Three Fonterra farming families are in the running to win the National Supreme title at the 2017 Ballance Farm Environment Awards.
Run by the New Zealand Farm Environment Trust (NZFET), the awards recognise the nation’s most environmentally responsible farmers and promote sustainable on-farm management.
They’re up against eight other finalists to decide the National Supreme title, which will awarded at the NZFET’s National Sustainability Showcase in Invercargill on May 31.
The National Supreme winner will receive the prestigious Gordon Stephenson trophy, named in honour of the late Waikato farmer and conservationist, who first mooted the idea of a farm environment competition in 1991, as a way of recognising farmers who were trying to balance farm productivity with environmental protection.
It’s not about having the best farm or generating the highest production figures – the National Supreme title will be awarded to the regional winner who is judged to be the strongest ambassador for the promotion of sustainable farming in New Zealand.
Fonterra’s General Manager of Sustainable Dairying, Charlotte Rutherford, said “We know all our farmers do their best to take care of the environment and work hard to farm sustainably. These awards are great recognition for those who go above and beyond. The Co-op is committed to protecting New Zealand’s natural resources so it’s pleasing that an awards programme like this can help reward our farmers for all the work they do.”
James Ryan, General Manager for NZFET, said “The awards continue to attract high calibre entrants that are interested in using the programme to get independent feedback that they can use to improve their farm business. Increasingly we are working with farmers that are passionate about sustainability and the need to showcase good farming practices to their peers and a wider audience”.
Taranaki - Peter & Nicola Carver
Operating as Holmleigh Trust Partnership, the Carvers utilise their range of flat to steep South Taranaki country by combining both dairy and dry stock farming on Holmleigh, their 515ha family property at Ohangai, east of Hawera.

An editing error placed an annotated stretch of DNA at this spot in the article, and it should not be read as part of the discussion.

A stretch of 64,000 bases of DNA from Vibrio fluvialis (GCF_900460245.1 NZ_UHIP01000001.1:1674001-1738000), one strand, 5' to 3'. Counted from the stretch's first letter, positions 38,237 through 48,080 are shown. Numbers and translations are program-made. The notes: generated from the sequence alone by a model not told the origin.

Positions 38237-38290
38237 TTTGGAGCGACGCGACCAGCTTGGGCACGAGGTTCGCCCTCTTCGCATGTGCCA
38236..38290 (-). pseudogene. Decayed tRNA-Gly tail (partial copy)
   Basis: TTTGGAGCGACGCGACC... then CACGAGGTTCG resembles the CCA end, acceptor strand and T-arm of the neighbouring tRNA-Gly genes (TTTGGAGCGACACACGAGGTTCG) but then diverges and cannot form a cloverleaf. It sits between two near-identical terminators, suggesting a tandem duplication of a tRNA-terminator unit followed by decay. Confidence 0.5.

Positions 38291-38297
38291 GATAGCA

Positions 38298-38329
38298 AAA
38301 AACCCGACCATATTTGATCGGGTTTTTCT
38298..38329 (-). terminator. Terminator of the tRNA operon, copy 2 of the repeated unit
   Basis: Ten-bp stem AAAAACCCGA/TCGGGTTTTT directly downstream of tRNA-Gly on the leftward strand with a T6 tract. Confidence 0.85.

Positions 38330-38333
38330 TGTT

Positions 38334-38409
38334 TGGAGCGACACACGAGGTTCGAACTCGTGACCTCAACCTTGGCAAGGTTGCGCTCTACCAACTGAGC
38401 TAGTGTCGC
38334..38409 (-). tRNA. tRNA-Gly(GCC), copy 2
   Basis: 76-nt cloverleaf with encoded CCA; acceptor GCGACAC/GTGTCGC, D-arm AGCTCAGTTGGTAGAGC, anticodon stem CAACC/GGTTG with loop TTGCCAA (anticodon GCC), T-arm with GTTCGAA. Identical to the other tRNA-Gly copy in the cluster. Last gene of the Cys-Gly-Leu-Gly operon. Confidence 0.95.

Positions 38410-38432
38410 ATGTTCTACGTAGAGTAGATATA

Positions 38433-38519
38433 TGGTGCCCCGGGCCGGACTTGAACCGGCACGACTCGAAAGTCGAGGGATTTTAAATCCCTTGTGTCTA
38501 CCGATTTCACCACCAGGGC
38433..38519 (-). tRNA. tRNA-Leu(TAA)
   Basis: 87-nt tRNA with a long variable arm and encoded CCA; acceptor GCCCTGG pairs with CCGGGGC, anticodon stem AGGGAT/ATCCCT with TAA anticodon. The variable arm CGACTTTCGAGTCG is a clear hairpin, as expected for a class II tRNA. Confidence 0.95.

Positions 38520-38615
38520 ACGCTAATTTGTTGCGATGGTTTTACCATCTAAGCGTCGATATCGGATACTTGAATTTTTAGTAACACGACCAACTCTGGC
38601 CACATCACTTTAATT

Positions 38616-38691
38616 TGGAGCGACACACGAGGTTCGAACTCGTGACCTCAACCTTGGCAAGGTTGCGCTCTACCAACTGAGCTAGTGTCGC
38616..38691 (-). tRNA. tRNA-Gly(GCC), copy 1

With obvious consideration for the long-term viability of both their farming business and the environment, Peter and Nicola have a sheep and beef breeding and finishing unit complemented by a 95ha dairy platform, milking 260 cows at the peak of this season.
The awards judges described Holmleigh as a tidy, functional farm and highlighted excellent thinking and execution of environmental planning throughout the farm for the long-term sustainability of the land. They said it was an impressive system giving huge flexibility while helping to ensure a sustainable business.
Auckland – Scott & Sue Narbey
Fourth generation dairy farmers Scott and Sue Narbey have a 155ha milking platform for their 410-cow operation on Mangakura Road, just south of Helensville.
The awards judges said the couple’s family farming operation was intensive but still felt “simple and logical” with the placement and design of infrastructure giving the farm a feel of no clutter and easy flow.
Scott and Sue’s children Bella, 6, and Ollie, 5, are the fifth generation of Narbeys to live on the property, which was cleared from bush to milk cows, by Scott’s great grandfather.
The award judges said “the history of the farm and importance of this to the future shows through in everything they do. Decisions made always keep in mind to keep the family farm together and a place for the family.”
Bay of Plenty – Jared & Sue Watson
Sue and Jared milk 282 cows once-a-day on a 120ha platform in the Waiotahe Valley.
The judges said the couple work to each other’s strengths with Jared’s on-farm skill with livestock, pastures and stewardship and accountant Sue’s analytical abilities. They said the Watsons show enthusiasm and passion for all aspects of their business including sustainable dairying and “doing the right thing” by the environment.
A change to once-a-day milking this season has renewed Jared and Sue’s energy for dairying and also gives them more time to focus on the environment, continuing the tradition of planting trees begun by Jared’s great grandfather.
The change of farming practice had reduced costs and resulted in healthier, happier humans as well as cows, said the judges.